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Tuesday, February 11, 2014

WHAT “GRC” ACTUALLY IS??

GRC is a system of people, processes and technology that enables an organization to:

  • understand and prioritize stakeholder expectations;
  • set business objectives congruent with values and risks;
  • achieve objectives while optimizing risk profile and protecting value;
  • operate within legal, contractual, internal, social and ethical boundaries;
  • provide relevant, reliable and timely information to appropriate stakeholders; and
  • enable the measurement of the performance and effectiveness of the system.
A “GRC activity,” then, is any process or activity that contributes to or is part of the system. Processes and functions that are typically included include:
  • Governance
  • Strategy and Business Performance Management
  • Risk Management
  • Compliance
  • Internal Control
  • Corporate Security
  • Legal
  • Information Technology
  • Business Ethics
  • Sustainability and Corporate Social Responsibility
  • Quality Management
  • Human Capital and Culture
  • Audit and Assurance
  • Finance
Each contributes to an organization’s ability to drive Principled Performance, and all can benefit from improved communication, shared strategy, common processes, coordinated schedules and integrated technology.
Processes under the areas of governance, risk management and compliance are particularly critical to system success, so a deeper look at their definitions is helpful:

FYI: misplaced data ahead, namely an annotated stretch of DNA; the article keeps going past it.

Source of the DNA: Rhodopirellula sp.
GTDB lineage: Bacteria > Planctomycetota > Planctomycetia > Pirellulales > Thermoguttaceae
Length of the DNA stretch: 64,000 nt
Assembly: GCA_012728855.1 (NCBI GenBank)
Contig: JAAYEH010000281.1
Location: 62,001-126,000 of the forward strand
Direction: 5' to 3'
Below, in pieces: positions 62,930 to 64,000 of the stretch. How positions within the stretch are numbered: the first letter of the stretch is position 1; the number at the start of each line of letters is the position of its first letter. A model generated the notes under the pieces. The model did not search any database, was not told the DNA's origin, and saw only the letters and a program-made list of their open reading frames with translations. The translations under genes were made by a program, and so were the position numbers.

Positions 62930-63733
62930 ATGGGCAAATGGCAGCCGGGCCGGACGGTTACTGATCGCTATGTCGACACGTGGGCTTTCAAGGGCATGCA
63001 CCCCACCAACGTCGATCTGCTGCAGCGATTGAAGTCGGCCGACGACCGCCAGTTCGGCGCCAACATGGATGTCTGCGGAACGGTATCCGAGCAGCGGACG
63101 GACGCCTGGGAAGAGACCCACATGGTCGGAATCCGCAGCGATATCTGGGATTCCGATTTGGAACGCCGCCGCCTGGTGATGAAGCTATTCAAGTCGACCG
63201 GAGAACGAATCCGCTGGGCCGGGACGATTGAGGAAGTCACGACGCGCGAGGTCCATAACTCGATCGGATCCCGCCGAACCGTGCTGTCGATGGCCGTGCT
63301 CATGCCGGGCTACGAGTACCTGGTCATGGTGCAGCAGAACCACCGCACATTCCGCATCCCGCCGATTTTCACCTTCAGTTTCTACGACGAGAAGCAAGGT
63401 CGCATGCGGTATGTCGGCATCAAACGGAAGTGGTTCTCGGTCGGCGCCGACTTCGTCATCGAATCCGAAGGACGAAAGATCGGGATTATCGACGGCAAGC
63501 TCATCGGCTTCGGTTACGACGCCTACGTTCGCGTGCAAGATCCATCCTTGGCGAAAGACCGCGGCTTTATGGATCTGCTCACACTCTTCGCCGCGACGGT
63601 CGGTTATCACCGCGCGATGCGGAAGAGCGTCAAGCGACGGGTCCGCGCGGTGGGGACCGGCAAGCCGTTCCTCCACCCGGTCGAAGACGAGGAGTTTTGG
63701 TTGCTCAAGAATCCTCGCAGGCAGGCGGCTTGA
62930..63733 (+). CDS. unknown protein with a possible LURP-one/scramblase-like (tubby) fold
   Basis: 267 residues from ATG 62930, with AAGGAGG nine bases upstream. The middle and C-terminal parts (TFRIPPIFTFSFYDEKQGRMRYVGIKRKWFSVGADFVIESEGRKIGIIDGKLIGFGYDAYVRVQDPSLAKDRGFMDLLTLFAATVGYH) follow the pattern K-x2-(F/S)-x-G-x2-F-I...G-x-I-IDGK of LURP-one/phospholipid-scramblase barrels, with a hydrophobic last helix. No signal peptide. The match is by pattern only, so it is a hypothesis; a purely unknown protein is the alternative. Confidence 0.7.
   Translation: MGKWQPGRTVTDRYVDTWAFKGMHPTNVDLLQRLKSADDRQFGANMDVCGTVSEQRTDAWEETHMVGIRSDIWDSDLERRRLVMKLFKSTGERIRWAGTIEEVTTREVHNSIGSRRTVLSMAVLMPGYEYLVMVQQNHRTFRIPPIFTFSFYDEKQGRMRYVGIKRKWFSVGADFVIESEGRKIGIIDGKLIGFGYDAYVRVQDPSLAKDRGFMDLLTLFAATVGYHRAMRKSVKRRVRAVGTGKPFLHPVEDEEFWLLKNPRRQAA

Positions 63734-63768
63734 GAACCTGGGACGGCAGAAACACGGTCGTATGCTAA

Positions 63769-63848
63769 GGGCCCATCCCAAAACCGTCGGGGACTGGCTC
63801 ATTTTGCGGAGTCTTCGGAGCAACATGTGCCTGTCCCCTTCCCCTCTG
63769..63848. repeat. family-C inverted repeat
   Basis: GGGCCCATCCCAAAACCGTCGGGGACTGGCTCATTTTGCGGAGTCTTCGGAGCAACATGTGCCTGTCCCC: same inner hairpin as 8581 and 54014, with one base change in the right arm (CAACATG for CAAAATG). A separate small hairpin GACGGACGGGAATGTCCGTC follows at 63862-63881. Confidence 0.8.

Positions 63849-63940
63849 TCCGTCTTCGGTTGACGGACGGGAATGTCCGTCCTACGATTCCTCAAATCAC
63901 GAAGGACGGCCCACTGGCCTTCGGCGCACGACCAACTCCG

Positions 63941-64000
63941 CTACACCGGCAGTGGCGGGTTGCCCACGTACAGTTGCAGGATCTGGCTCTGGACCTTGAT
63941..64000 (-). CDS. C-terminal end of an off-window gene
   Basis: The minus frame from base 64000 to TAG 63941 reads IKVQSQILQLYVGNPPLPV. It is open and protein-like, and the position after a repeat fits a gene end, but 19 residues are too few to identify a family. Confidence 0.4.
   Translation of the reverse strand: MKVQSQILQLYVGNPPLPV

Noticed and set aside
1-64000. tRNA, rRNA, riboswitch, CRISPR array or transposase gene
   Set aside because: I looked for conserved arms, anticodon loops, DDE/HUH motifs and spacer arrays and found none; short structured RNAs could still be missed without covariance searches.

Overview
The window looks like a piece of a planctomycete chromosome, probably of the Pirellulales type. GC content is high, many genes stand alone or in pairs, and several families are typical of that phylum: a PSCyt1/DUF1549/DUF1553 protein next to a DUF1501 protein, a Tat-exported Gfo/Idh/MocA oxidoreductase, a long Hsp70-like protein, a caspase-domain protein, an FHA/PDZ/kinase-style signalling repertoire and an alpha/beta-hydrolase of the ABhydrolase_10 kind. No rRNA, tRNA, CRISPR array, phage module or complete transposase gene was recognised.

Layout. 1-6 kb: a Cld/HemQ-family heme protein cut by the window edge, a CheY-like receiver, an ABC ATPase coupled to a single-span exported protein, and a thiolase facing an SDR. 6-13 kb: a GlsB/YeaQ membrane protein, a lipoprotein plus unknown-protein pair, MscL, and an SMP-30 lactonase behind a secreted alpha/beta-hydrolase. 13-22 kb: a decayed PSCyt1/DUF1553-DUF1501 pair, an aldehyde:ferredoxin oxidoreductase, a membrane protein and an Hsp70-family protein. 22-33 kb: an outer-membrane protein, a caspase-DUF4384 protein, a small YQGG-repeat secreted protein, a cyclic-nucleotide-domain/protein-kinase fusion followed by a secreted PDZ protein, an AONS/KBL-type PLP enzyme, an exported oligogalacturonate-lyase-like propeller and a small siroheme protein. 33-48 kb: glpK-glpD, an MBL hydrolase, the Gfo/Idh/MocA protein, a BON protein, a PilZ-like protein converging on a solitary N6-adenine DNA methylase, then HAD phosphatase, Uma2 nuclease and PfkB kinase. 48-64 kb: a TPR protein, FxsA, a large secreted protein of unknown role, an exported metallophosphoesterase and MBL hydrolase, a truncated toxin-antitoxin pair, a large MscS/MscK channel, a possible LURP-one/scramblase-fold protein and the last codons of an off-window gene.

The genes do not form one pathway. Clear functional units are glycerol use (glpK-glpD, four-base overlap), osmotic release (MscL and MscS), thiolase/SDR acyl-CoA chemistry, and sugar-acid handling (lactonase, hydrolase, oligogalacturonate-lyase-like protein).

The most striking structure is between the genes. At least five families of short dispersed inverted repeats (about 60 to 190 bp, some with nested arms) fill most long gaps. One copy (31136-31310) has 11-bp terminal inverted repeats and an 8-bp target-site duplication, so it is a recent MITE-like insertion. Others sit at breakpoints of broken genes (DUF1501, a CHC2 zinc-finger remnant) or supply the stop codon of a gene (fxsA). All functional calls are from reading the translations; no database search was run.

• Governance is the culture, values, mission, structure and layers of policies, processes and measures by which organizations are directed and controlled. Governance, in this context, includes but is not limited to the activities of the Board, for governance bodies at various levels throughout the organization also play a critical role. The tone that is set, followed and communicated at the top is critical to success.
  • Risk, in this context, is the measure of the likelihood of something happening that will have an effect on achieving objectives; most importantly, but not exclusively, an adverse effect. Thus, Risk Management is the systematic application of processes and structures that enable an organization to identify, evaluate, analyze, optimize, monitor, improve, or transfer risk while communicating risk and risk decisions to stakeholders. The overriding goal of risk management is to realize potential opportunities while managing adverse effects of risk.
  • Compliance is the act of adhering to, and the ability to demonstrate adherence to, mandated requirements defined by laws and regulations, as well as voluntary requirements resulting from contractual obligations and internal policies.
There is some overlap among these functions, but they have distinct areas of focus and each has activities dispersed throughout an organization.

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